Home & Garden Columns
There’s a certain set of people who fancy succulents, and, as the judge famously said about pornography, “I know it when I see it.”
Succulents in general are plants that hold lots of water within their leaf or stem tissues. The term refers to a strategy, not really a taxon. They come from all sorts of families, including geraniums and cucumbers.
One thing they have in common, right on the surface: they look, shall we say, distinctive. We might even say “kinky” if we weren’t worried about offending cacto-Americans. (A letter-writer recently gave me a noodge about “some unaware race/cultural bias,” which was a bit off the mark. I’m quite aware of the biases I’m making fun of.)
They tower in spires if they’re cacti, dress in temporary delicate leaves and permanent ferocious spikes, disguise themselves as weird green toe-sies barely poking out of the ground, crouch in scowly brown lumps and send out a delicate green thread to the world.
They’re cuddly and scary, graceful and ridiculous. They burst into outrageous scarlet and crimson and yellow and white blooms, some of them intensely fragrant, some of them only at night. Serious cereus infatuation rapidly becomes euphorbia euphoria.
In short, they’re irresistible.
They’re also tough, if you know how to treat them, and for a local virtue, they don’t drink much. This means more than reduced water bills.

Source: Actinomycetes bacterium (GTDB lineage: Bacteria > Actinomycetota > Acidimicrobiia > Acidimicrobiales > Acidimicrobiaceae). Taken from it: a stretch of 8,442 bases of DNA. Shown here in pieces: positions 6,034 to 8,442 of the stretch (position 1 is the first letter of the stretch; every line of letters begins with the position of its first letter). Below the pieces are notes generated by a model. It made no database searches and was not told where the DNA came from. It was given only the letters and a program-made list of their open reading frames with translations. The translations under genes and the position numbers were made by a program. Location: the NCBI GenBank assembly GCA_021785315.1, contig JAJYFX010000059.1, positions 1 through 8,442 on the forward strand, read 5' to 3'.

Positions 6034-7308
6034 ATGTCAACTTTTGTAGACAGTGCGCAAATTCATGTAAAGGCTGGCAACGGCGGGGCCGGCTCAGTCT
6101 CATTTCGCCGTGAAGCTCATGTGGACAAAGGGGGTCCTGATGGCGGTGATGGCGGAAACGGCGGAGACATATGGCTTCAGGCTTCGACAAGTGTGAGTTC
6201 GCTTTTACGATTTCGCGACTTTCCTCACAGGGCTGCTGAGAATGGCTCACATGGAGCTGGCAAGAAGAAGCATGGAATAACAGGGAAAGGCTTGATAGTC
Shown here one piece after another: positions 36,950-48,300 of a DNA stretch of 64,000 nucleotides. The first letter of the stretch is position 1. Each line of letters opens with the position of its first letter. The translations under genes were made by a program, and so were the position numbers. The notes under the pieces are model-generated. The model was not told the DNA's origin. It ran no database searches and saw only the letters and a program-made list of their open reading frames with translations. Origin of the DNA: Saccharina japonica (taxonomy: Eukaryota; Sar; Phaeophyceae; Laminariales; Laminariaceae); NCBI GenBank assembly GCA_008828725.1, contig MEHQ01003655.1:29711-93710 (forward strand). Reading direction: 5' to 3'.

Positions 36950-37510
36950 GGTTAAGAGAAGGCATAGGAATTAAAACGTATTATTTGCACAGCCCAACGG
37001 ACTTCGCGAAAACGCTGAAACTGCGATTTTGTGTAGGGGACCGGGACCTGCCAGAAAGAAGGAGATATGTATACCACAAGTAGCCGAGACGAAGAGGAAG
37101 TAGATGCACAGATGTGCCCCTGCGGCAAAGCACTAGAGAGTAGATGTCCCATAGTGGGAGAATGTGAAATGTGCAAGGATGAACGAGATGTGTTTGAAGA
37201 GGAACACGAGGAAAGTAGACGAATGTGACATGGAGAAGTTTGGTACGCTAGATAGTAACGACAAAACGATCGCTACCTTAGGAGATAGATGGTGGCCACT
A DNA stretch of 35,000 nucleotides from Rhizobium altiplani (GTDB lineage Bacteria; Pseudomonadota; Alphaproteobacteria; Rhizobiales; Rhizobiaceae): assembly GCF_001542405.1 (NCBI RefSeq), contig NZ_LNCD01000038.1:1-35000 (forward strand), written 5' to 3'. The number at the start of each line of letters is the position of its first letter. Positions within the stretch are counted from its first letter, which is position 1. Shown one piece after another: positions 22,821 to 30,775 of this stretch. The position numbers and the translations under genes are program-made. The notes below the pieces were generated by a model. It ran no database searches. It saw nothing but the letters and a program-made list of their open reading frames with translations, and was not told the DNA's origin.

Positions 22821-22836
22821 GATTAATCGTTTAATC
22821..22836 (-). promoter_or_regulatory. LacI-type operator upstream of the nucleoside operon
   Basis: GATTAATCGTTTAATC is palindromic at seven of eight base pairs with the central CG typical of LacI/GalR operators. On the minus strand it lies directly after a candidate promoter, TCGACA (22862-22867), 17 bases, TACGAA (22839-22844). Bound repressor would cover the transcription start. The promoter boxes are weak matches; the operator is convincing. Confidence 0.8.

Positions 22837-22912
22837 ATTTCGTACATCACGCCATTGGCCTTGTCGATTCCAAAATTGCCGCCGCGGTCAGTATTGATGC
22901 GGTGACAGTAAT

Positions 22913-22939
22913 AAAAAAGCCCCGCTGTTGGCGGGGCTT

It means you can plant them in a place as rough and stressful (for plants) as a rooftop garden, and they’ll stand up to withering winds and constant sun.
West Berkeley’s a good analogue of a rooftop—flat, windy, and mostly sunny. So Cactus Jungle has picked a good location to show off its weird wares, just a few blocks from the Fourth Street shopping corridor.
It’s a small lot, aesthetically unified by the red lava rock underfoot and mulching all the plant pots, and the pots themselves almost entirely good old red clay, the best thing for succulents.
The Jungle’s proprietors, Peter Lipson and Hap Hollibaugh, have been raising succulents 20-some years.
Besides this retail spot, they install succulent gardens, including rooftop oases. They’re also turtle fanciers, so of course they’re good people.
One neat innovation here is the collection of landscaping succulents, blabla and blabla and such, intended as groundcover and garden plants and sold in sixpacks—not your average sixpacks, but plantable dissolving peat pots in little wooden crates, as sets or mix-and-match. Ecogroovy and handsome besides.
They have a little greenhouse of succulent houseplants, too: tillandsias and sanseverias and a stapelia like my own obnoxious office pet.
(That’s the starfish or carrion flower, several inches across, hairy, and scented like rotting meat. Which reminds me: don’t dare use “kinky” around me as a put-down.) Also a select few grasses, bamboos, and other congenial perennials.
Pots, fertilizers, remedies, accessories, and tools, too—the last from The Rumford Gardener, a British company whose products include a favorite of mine, a simple rounded, laterally curved piece of metal with great utility in small spaces.